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An Alabama Man Is Suing A Deputy Because He Says Tight Handcuffs Led To An Amputation

An Alabama man says a Jefferson County, Ala., sheriff's deputy cuffed him too tightly, causing the amputation of his left hand 10 months later. He is suing for damages. This photo shows a handcuffed protester in Berlin earlier this month.
An Alabama man says a Jefferson County, Ala., sheriff's deputy cuffed him too tightly, causing the amputation of his left hand 10 months later. He is suing for damages. This photo shows a handcuffed protester in Berlin earlier this month.

An Alabama man is suing a Jefferson County sheriff's deputy for excessive force and civil rights violations, alleging that handcuffs he says were secured too tightly resulted in the amputation of his left hand.

On Feb. 16, 2020, Giovanni Loyola was at his mother's house in Pinson, Ala., when three Jefferson County sheriff's deputies knocked at the door, according to the complaint. They were responding to multiple calls of two men fighting and handling large weapons. The lawsuit says a "Deputy Godber" grabbed Loyola by the wrist and forcefully removed him from the house moments after Loyola answered the door.

The lawsuit does not provide the deputy's first name. NPR's phone calls to the Jefferson County Sheriff's Office went unanswered.

The deputy then allegedly pulled the then 25-year-old man down the steps and "slammed" Loyola against a car before throwing him to the ground and then punching him in the face, the lawsuit says. The deputy then secured Loyola's hands behind his back with handcuffs that were "unbearably tight." About 10 months later Loyola's left hand was amputated.

At the time of the incident Loyola complained that the handcuffs were too tight and that he was losing feeling in his left hand, the lawsuit alleges. He pleaded with the officer to loosen them, but Godber ignored him.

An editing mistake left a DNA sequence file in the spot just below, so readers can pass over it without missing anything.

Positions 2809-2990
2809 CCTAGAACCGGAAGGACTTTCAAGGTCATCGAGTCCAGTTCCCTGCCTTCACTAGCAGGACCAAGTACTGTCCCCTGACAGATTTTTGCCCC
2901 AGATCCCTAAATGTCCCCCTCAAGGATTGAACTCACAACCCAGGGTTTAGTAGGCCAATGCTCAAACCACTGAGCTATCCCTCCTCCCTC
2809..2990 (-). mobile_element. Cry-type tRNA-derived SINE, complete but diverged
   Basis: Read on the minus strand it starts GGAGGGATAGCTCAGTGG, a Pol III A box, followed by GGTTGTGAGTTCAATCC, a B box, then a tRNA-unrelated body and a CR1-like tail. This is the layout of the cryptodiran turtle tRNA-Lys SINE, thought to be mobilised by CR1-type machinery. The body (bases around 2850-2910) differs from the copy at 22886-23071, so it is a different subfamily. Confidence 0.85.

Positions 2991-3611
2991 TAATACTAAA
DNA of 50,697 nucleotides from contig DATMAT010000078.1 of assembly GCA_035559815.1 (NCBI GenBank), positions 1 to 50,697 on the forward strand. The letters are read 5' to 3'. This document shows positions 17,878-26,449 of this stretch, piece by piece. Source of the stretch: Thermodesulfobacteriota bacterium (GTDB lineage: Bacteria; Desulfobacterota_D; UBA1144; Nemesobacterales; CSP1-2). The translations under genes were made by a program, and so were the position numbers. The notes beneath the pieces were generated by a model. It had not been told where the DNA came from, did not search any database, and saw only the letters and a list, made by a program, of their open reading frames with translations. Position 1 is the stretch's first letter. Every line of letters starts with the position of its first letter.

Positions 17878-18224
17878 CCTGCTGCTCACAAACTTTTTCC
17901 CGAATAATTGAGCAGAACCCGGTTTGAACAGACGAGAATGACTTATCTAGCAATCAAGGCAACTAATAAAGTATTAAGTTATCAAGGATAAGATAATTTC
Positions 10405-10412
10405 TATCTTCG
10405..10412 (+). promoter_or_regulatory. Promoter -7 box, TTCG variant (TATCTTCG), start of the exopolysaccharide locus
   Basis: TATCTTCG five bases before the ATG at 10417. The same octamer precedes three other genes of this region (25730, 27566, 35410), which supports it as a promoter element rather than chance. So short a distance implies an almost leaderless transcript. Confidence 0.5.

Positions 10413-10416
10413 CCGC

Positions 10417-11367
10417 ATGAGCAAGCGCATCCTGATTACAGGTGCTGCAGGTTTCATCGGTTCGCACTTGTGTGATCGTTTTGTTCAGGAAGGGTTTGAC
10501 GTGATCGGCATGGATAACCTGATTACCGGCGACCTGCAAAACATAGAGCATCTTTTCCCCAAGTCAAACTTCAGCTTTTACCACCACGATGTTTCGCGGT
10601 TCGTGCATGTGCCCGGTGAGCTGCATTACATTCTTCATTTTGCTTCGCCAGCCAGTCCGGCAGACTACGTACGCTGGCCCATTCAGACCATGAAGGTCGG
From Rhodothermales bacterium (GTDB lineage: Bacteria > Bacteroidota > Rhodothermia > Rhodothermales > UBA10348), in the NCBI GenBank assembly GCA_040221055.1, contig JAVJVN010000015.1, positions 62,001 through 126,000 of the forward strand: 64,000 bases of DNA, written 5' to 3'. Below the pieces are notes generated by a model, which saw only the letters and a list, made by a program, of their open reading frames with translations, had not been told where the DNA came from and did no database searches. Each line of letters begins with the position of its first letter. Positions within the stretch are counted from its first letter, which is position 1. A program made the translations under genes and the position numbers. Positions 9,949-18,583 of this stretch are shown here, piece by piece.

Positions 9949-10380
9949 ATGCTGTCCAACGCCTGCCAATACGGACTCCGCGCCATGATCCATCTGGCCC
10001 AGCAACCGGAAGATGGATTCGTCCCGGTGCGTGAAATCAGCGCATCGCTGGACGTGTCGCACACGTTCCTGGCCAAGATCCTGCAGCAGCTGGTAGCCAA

"The handcuffs remained tightly on Plaintiff's wrists until they were removed hours later at the jail," the amended complaint read. "After Plaintiff got out of jail on February 28, 2020, his left wrist was still in tremendous pain."

After his release from jail, Loyola went to Christ Health Center to have his left hand checked, according to the complaint. The physician said there was a severe blood flow problem and surgery was required. He was then admitted to Ascension St. Vincent's East hospital in Birmingham. When he arrived, Loyola's fingertips were grey and notes from the emergency department said there was "concern for necrosis."

Loyola was in and out of the hospital over the next 10 months, which ultimately resulted in the amputation of his left hand, according to the lawsuit. The law firm representing Loyola — Wiggins, Childs, Pantazis, Fisher and Goldfarb of Birmingham — filed the initial complaint on April 27, and an amended complaint the following day. Godber was served with the lawsuit May 3, and has until May 24 to respond, court documents said.

"Deputy Godber handcuffed Plaintiff's wrists so tightly that Plaintiff immediately lost sensation in one hand, and Deputy Godber refused to loosen the handcuffs even after Plaintiff told him that they were too tight and were causing him pain. These actions and inactions constituted unreasonable and excessive force," Loyola's attorneys argued. "As a result of Deputy Godber's actions, Plaintiff suffered injuries including deprivation of liberty, physical injuries including the loss of his hand, pain and suffering and emotional distress, and lost future earning potential."

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